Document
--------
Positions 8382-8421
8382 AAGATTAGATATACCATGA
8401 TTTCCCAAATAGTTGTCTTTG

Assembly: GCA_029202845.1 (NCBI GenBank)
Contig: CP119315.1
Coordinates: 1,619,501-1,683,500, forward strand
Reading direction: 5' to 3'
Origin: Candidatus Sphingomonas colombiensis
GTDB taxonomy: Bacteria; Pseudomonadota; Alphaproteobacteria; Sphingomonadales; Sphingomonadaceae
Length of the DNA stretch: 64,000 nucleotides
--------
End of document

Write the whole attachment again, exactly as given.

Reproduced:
Positions 8382-8421
8382 AAGATTAGATATACCATGA
8401 TTTCCCAAATAGTTGTCTTTG

Assembly: GCA_029202845.1 (NCBI GenBank)
Contig: CP119315.1
Coordinates: 1,619,501-1,683,500, forward strand
Reading direction: 5' to 3'
Origin: Candidatus Sphingomonas colombiensis
GTDB taxonomy: Bacteria; Pseudomonadota; Alphaproteobacteria; Sphingomonadales; Sphingomonadaceae
Length of the DNA stretch: 64,000 nucleotides